Our finalised model brought the life cycle of Johnsongrass to digital life, effectively predicting population dynamics and the evolution of herbicide resistance. However, crafting the model was only half the battle. The other half was a taxing task of guesstimation, especially without comprehensive data. German being my mother tongue, I like how the composite "guesstimation" literally describes what we often do as theoreticians. We do not have sufficient data, or our models do not aim to reflect a natural system but rather give us some general insights, so we choose parameters in a somewhat reasonable range. However, selecting parameter values becomes challenging in a model with many parameters detailing the complex life cycle of a perennial weed species. Lacking the possibility to carry out extensive field trials for our model parameterisation, we relied on published studies and experimental data. Expectedly, no field study ascertained all life-history traits that we included. Several traits show a wide variation between ecotypes and field trials, where the latter is likely caused by differences, for example, in climate, soil and cultivation practices. On some characteristics of Johnsongrass, even conflicting information exists in the literature. Facing this disparity in reported trait values, I spent much time and effort inferring biologically realistic values for all our model parameters. Having used mixed parameter sets from published weed population models for preliminary explorations of our model, I was very excited to get the first meaningful results. Yet, due to the extraordinarily high fecundity of Johnsongrass, the simulated weed populations were growing under recurrent herbicide applications even when fully susceptible towards the applied herbicides. Several additional hours of fine calibration, deep dives into the literature, and a little too much chocolate followed. To save future Johnsongrass modellers a lot of time and tears, we have added the detailed parameter derivation, including all relevant references, in our Supporting Information and the well-commented code on GitHub.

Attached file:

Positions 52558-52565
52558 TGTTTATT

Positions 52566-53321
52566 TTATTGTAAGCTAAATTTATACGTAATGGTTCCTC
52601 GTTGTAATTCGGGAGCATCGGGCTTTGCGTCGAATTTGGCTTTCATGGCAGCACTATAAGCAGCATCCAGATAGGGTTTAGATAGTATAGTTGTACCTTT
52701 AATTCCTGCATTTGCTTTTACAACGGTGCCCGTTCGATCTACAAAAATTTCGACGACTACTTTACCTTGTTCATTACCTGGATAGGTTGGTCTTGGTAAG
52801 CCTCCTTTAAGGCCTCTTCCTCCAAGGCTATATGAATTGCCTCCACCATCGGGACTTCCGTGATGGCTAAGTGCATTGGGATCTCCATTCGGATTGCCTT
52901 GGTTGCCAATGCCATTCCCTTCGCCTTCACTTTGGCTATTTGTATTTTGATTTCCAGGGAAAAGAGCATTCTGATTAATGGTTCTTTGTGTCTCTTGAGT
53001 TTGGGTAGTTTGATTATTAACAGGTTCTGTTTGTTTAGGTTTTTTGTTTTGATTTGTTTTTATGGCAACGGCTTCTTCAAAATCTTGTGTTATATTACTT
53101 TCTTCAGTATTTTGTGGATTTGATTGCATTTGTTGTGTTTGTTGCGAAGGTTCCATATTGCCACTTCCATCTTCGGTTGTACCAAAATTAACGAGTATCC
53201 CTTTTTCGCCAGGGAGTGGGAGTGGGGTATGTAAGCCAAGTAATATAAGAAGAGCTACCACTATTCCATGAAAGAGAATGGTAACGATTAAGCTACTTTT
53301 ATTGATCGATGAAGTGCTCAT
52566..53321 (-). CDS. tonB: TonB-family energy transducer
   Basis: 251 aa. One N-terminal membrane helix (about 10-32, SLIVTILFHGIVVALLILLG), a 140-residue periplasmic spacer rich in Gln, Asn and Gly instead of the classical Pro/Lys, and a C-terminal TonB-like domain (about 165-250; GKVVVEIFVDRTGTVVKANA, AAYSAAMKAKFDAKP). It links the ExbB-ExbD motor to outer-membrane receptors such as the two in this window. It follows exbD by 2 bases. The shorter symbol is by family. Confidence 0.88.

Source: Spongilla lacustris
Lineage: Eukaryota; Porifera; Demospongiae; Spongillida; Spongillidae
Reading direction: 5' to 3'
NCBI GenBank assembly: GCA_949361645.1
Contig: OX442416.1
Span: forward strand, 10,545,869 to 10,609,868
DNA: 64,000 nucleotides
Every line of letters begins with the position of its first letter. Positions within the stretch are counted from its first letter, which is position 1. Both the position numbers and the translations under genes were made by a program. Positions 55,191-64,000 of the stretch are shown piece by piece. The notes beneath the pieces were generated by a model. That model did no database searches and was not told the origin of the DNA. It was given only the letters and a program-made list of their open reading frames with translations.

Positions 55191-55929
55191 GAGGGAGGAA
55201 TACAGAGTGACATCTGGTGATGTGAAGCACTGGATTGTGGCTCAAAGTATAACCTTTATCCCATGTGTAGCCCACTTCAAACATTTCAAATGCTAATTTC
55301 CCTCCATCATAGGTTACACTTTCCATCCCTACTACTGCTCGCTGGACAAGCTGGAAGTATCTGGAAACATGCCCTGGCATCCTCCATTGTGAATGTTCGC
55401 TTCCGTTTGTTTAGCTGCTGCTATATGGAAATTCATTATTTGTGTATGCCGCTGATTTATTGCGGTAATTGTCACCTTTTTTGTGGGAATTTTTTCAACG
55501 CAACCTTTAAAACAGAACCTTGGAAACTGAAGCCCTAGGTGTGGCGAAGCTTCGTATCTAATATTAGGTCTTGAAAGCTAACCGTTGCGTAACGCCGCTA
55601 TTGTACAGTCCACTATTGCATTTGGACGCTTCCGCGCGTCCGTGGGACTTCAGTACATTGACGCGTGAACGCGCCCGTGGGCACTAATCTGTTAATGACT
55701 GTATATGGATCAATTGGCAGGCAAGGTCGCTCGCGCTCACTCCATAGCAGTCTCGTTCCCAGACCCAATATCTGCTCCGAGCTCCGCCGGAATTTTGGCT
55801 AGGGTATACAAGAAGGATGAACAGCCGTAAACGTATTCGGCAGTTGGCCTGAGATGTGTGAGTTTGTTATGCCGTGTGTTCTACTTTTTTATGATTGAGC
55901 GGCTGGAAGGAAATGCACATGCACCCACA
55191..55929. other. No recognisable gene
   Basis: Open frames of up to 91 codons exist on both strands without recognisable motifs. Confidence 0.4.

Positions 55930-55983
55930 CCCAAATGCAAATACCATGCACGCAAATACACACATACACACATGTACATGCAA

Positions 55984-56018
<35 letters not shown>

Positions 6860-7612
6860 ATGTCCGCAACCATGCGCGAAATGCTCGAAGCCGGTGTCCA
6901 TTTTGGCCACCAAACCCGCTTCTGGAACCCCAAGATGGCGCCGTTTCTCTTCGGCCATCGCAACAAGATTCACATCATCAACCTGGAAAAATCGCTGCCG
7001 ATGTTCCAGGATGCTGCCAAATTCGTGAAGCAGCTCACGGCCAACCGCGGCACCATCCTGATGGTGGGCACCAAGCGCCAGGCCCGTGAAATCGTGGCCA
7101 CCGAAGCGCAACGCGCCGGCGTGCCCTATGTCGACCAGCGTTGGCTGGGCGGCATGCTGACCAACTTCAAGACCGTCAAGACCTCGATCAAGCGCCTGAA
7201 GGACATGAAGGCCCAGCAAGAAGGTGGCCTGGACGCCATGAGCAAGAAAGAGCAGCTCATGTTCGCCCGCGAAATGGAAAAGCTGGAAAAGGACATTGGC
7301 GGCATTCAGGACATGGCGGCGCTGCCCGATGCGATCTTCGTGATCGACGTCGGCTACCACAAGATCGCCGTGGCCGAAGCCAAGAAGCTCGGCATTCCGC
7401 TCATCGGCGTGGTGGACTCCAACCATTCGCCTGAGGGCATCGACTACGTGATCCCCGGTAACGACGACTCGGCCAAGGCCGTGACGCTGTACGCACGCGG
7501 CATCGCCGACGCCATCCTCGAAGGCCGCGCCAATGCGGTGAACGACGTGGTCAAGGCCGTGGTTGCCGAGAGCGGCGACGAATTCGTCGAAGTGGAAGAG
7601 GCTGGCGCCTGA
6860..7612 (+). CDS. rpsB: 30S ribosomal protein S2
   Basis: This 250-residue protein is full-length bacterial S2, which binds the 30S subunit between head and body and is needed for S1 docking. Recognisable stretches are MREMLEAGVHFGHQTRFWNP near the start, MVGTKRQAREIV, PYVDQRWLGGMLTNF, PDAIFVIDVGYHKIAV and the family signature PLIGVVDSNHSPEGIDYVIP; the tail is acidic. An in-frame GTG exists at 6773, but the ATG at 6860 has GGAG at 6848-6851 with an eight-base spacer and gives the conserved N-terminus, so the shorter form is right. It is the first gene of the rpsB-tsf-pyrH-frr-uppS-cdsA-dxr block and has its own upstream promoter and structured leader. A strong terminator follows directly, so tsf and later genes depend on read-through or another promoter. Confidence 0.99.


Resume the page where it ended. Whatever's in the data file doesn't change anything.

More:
Overall the project was a bumpy ride, and I genuinely admire the positivity and irrepressible optimism of my co-author and supervisor, Chaitanya Gokhale. Searching for a compelling and recent modelling study of herbicide resistance evolution for our department journal club, I found what I was looking for. Another team had just published a population dynamical model of herbicide resistance in Johnsongrass, addressing similar questions as we did. Working on such a niche topic, I was unprepared for that and worried that all the work would be in vain, but Chaitanya just said, 'That is good news; that means there is much to explore!' With steadfast support from our colleagues and a constant supply of chocolate to keep us going, we developed our study further and other aspects. Ultimately, I am incredibly pleased to have taken this journey from applied mathematics to agriculture, underscoring the importance and urgency of deepening our understanding of herbicide resistance. We hope our work inspires more to join this exploration, marking another step towards safeguarding our global food security.